Saturday, February 7, 2009

Belize part 4 - Mountain Pine Ridge

This is what we woke up to in our cabana (hut) in the Mountain Pine Ridge on Day 3, a traditional roof made of densely packed palm fronds draped over crossbars.  I have no idea what the life expectancy of such a roof would be.

Birding around the cabanas was quite productive in early morning light.  Melodious blackbirds, rusty sparrows (which were enormous), as well as birds I think of as SE Arizona birds like acorn woodpecker and hepatic tanager were all present.  Yellow-backed and yellow-tailed (below) orioles sang conspicuously:
 We walked a trail into a thicket area encountering an olivaceous woodcreeper as well as a female red-capped manakin (which was plain olive rather than the the stunning black, red, and yellow that a male presumably displays).  This olive-green woodpecker was also cooperative and was one of few birds that crossed over between the jungle habitats we'd previously experienced as well as this higher elevation piney area.

Here's what the terrain looks like.  They had a combination of some non-native beetle and (I think) fire that decimated much of the mature pine so it definitely has a Yellowstone feel with the forest of snags.

A red-lored parrot was more cooperative than the golden-hooded tanagers that appeared (they were an incredible iridescent blue-violet over a black ground color with a contrasting bobolink-like buffy hood):
In the afternoon we drove to the 1000 Foot falls (which actually is 1600 feet tall and is the tallest falls in Central (and North?) America.  Of course we stopped numerous times on the way for black-headed siskens, rufous-capped and Grace's warbler, fork-tailed flycatchers, scaled pigeon, and this laughing falcon.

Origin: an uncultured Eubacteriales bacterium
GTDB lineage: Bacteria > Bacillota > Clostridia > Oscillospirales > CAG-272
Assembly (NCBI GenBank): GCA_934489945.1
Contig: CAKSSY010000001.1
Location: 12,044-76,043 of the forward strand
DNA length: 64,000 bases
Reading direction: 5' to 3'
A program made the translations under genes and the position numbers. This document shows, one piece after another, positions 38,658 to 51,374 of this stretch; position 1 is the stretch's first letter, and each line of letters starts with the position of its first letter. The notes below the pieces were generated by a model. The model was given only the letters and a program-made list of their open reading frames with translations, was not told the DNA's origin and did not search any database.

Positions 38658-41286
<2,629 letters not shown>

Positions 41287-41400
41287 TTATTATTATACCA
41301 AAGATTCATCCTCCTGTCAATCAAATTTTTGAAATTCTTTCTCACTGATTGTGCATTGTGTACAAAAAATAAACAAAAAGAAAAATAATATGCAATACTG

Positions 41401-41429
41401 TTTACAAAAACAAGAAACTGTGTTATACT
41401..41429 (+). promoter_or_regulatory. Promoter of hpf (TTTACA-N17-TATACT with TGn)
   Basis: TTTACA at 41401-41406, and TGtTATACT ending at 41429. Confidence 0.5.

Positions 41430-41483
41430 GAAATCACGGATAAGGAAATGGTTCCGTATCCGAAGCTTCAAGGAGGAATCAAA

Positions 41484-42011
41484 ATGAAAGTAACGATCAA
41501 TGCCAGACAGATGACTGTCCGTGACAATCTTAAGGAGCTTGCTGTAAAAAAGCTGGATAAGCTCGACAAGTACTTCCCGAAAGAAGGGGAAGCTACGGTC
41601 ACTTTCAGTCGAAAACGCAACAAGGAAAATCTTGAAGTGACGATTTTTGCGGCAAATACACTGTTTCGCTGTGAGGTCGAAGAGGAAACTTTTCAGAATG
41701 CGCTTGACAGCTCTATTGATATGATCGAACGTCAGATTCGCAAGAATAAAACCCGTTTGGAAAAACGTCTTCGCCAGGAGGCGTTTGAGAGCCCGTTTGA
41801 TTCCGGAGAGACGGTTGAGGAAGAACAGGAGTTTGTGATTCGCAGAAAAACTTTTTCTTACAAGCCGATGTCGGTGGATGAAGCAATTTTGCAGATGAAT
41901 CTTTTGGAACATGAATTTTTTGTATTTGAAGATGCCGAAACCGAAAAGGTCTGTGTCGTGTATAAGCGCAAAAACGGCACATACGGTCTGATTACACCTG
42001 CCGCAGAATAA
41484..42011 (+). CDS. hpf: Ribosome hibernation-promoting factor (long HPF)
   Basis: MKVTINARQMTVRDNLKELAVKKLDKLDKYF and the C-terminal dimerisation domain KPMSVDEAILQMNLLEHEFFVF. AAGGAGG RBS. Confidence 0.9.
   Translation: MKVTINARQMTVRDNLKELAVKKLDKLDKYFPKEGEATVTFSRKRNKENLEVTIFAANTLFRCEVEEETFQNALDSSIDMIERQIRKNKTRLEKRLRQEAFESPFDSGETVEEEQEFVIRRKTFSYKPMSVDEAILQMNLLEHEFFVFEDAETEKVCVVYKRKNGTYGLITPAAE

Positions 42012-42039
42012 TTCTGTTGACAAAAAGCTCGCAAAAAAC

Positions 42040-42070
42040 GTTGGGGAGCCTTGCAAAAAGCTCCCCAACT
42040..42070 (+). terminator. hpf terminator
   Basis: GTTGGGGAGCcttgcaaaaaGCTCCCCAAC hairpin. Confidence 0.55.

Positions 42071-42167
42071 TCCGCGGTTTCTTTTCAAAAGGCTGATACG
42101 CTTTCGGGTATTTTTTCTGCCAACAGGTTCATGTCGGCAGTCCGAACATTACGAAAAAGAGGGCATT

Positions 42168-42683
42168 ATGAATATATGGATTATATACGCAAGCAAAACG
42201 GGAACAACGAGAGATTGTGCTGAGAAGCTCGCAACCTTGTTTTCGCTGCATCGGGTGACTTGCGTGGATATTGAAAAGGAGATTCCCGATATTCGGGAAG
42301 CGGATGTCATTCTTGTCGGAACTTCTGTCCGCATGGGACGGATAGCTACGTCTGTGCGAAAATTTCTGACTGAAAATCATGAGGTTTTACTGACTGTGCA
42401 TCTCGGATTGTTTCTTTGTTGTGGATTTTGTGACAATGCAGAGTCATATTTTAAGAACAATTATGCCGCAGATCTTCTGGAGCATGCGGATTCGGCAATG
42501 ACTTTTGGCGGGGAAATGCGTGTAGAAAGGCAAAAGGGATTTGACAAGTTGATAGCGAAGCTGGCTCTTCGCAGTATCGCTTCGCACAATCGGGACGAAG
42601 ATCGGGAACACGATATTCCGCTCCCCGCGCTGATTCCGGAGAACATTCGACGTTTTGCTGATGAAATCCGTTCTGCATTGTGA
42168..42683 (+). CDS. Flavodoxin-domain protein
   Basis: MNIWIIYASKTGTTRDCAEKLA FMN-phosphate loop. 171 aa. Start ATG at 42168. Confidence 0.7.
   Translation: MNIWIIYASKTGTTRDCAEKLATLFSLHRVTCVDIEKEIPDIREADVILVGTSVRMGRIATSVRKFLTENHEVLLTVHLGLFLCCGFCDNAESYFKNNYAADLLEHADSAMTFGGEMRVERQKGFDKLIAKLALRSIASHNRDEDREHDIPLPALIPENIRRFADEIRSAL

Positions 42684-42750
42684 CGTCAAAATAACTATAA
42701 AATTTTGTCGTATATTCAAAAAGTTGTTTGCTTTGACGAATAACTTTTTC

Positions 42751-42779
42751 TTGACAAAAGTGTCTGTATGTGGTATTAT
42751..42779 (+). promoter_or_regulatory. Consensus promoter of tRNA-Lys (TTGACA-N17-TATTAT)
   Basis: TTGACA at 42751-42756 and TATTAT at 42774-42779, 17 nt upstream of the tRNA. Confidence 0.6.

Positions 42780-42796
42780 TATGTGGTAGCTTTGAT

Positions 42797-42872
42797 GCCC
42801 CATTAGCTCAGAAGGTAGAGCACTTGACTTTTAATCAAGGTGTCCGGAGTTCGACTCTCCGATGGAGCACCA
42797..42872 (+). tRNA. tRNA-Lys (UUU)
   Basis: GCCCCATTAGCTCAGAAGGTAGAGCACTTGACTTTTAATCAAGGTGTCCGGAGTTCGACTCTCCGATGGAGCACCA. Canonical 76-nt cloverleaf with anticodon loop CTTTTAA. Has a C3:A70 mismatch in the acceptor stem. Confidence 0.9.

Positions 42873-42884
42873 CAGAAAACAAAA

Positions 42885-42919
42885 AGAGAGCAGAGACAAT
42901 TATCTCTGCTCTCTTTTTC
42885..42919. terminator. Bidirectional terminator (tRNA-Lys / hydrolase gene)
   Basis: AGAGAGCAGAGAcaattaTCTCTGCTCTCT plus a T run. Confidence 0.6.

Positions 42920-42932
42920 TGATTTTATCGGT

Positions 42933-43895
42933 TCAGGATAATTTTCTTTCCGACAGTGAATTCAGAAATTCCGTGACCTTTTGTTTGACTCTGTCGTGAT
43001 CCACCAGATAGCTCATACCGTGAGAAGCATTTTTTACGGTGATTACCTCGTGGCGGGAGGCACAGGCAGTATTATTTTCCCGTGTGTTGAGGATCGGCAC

The falls area (where I again just missed a shot of the above-mentioned tanagers) was utterly devoid of any other tourists.  In America there would have been a hundred people milling around.

Of course a birder wouldn't come here and not hope to see an orange-breasted falcon, perhaps seen more "easily" here than anywhere else in the world, as traditionally there is a nesting pair of these showy peregrine-sized birds.  This one was perched up on a snag on the other side of the gorge.  (The other traditional bird to look for in this area is Stygian owl which a formal tour would almost certainly have had teed up)

I had pipe dreams of heading 30 miles south to the ruins of Caracol which is farther south than we visited and reportedly very good to see raptors (and various canopy birds) from the tops of the pyramids ... definitely next time.  As it was, in the late afternoon we drove back down into the lowlands (seeing blue ground dove, blue-black grassquits, and lineated and pale-billed woodpeckers) to reach Crooked Tree Sanctuary.

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